"If you’re like me, you definitely won’t consider movies like The Hunger Games or Divergent to be in your “Top 10” films of all time. In fact, Youth Dystopia may be very low on a long list of genres that you’d rush to the movies to see. But if you’re like me, you will also have your whole world of what you thought you knew about action-packed, coming-of-age genre turn upside down when you see Ripley Improv. If you see a Ripley show, I guarantee the next Divergent-type movie you watch with your fourteen-year-old cousin, you will absorb it with a new perspective and more importantly, a new standard. And yes, this new standard is based on an improv show. Ripley Improv starts every performance immediately in genre, walking out on stage, engaging the audience as if they were townspeople right out of District 12, addressing them as an over-the-top regime lead by a silly dictator. The improvisers have an audience member ceremoniously pick from a hat, “The Sacrifice” -- or in Ripley Improv terms, the main character of that night’s story. This sends the cast and its viewers on an epic adventure about the most important time in our lives we too often forget -- the time we get to discover who we are and who we are meant to be. The show begins with grounded scene work based entirely on relationship, often times exposing “heart” right off the bat by creating ever-reminiscent sibling relationships or schoolyard best-friend dynamics. But don’t let this fool you -- the “silly” is sure to leak in in no time. One of the simple staples of Ripley Improv is the infamous names the improvisers dub their characters in this dystopian universe, calling the most beloved leads names like “Kitchen” or “Potato,” allowing for an easy relief valve if things look too dark to handle. And if silly wasn’t enough, this show also leads us on epic roller coasters of action, perhaps through underground sewers to escape a regime obsessed with scrap metal, or in mile-high tree houses in a society that reveres nature as law. But regardless the silliness and epic chase scenes, in no means are these mature improvisers afraid to sit into serious moments and often times even improvise their dialogue with such poignant lines as “Sometimes, life doesn’t work the way you think it will,” or “Trust your own story” -- lessons we all need to be reminded of even as adults. These stories never seem to lack a penchant -- not for the “dramatic” -- but for the meaningful. And when you feel your muscles tie that knot inside your throat, and when notice your brain screaming at your eyes not to let those tears fall because your date might see you, Ripley never fails to alleviate the pain with a reminder that we are all watching an improv show, and we all can laugh at the silly. “Isn’t that right, Potato?” I’ve heard people call Ripley an “All Female Improv Troupe,” “a band of Kickass women,” “a group of girls who continue to prove improv is no longer a man’s sport”; and even though Ripley should be proud to have that as part of their identity as performers, I, however, do not see them as such. Much like LA’s Chickspeare (an all-female improvised Shakespeare troupe), the improvisers of Ripley embrace male and female roles with exquisite detail, never falling into base stereotypes. With every character they play, they play with such abandon and commitment that I cease to see “a girl” or a “female improviser.” The boy in the next district who grew up on the other side of the tracks is, well…. just that. The teenage heartthrob chosen to be the most fit young man at, I don’t know, the “Judegment Ball,” is purely that young teenage heartthrob. The romances we see between the characters are not girls dressing up as boys in some reverse Shakespearean play. The improvisers of Ripley embody the genders so naturally and with such commitment to the character and relationship, that I truly believe this troupe is genderless. And once you see a few shows, you too, might cease to see Ripley as an “All female” improv troupe and start to see them as simply an exceptional “Improv troupe.” Ripley Improv’s Youth Dystopia is a perfect genre for a long-form narrative improv show because Youth Dystopia is all about discovery. And what else is a great improv show but...discovery? But my computer is about to die, and I'm not a real critic yet, so I must end my review. Do yourself a favor and see this show."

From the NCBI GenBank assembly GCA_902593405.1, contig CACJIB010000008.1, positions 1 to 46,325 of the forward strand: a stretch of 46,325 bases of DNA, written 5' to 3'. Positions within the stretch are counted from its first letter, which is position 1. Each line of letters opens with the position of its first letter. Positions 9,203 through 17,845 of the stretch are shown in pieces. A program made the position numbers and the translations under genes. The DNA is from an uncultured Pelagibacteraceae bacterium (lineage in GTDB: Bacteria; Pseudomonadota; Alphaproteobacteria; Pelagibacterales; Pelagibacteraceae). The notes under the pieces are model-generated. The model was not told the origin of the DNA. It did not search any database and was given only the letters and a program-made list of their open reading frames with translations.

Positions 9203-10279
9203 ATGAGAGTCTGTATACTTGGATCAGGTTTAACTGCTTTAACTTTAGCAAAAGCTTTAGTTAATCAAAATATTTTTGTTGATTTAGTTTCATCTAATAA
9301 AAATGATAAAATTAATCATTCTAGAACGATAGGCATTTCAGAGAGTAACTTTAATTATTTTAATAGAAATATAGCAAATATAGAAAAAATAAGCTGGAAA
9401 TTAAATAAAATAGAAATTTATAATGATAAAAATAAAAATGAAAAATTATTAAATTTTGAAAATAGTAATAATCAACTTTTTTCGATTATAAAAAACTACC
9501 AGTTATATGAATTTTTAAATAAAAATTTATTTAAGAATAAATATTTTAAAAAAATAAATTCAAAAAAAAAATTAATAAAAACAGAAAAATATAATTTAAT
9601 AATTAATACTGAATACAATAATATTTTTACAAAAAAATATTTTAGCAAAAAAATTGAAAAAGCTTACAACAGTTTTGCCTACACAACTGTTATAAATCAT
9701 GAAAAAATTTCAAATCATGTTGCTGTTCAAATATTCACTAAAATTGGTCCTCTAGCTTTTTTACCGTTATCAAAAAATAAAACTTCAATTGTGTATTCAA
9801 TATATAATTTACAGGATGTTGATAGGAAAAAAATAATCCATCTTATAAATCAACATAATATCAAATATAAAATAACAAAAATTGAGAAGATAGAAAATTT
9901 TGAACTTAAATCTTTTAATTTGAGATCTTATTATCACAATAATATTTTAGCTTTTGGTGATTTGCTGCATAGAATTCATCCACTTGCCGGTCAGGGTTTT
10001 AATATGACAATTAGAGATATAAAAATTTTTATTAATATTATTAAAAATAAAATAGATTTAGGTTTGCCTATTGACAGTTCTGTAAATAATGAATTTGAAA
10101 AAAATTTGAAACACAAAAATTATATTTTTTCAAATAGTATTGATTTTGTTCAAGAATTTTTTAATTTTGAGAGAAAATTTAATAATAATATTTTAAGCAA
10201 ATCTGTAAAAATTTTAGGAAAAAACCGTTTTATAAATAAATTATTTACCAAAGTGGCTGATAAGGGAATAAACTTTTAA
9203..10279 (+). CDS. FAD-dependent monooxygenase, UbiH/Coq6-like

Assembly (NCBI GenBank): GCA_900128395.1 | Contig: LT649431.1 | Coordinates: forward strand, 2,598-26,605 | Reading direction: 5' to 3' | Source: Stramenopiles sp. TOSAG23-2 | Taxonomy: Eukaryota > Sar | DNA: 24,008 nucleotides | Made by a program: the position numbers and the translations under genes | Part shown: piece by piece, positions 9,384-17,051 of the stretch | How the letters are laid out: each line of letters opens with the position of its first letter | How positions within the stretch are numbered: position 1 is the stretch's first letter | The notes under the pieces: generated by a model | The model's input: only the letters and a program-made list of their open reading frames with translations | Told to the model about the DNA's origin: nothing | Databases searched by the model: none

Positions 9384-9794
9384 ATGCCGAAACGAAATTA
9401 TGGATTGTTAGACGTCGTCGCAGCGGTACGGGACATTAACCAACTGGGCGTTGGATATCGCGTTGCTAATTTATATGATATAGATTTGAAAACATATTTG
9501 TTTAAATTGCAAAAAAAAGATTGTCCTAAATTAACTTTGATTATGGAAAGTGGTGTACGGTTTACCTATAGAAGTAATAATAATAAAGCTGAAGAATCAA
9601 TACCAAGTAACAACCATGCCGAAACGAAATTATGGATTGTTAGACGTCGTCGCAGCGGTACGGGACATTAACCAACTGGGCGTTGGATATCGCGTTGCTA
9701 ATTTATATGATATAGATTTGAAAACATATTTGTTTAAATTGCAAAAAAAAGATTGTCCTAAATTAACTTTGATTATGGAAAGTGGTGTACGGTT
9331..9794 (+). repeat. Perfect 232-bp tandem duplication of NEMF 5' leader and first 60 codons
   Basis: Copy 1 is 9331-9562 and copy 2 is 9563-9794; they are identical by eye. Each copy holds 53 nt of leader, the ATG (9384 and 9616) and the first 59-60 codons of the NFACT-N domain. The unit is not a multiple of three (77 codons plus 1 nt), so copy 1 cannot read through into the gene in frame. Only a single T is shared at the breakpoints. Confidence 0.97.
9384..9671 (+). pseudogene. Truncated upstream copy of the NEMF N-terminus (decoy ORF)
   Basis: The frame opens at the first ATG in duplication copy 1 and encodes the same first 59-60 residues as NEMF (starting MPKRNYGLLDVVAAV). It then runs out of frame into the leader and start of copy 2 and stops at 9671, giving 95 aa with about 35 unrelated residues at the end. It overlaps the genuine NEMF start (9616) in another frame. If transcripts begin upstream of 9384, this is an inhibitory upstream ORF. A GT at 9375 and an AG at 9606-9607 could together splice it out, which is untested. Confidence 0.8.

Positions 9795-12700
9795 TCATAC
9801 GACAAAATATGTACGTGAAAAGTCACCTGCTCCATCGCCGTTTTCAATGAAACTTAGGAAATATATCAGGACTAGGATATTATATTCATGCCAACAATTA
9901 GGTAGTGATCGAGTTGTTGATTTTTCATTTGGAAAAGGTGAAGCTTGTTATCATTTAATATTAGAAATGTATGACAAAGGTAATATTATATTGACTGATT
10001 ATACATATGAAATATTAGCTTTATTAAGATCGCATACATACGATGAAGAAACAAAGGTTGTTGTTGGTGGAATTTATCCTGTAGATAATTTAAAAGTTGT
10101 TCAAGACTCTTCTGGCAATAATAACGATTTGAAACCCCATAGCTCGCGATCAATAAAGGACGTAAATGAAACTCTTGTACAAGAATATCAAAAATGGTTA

"Ripley is fun and playful. Each show is as incredibly delightful as the last; yet each leaves you with an interesting message. Highly recommended!"
"Ripley will delight you with a completely improvised book 1 of a YA dystopian saga.These kick-ass ladies joyfully use their "hive mind" powers to weave smart, funny, and sometimes poignant tales. Ripley is all that stands between us and a future of deprivation and oppression. You should probably get your tickets now before it's too late."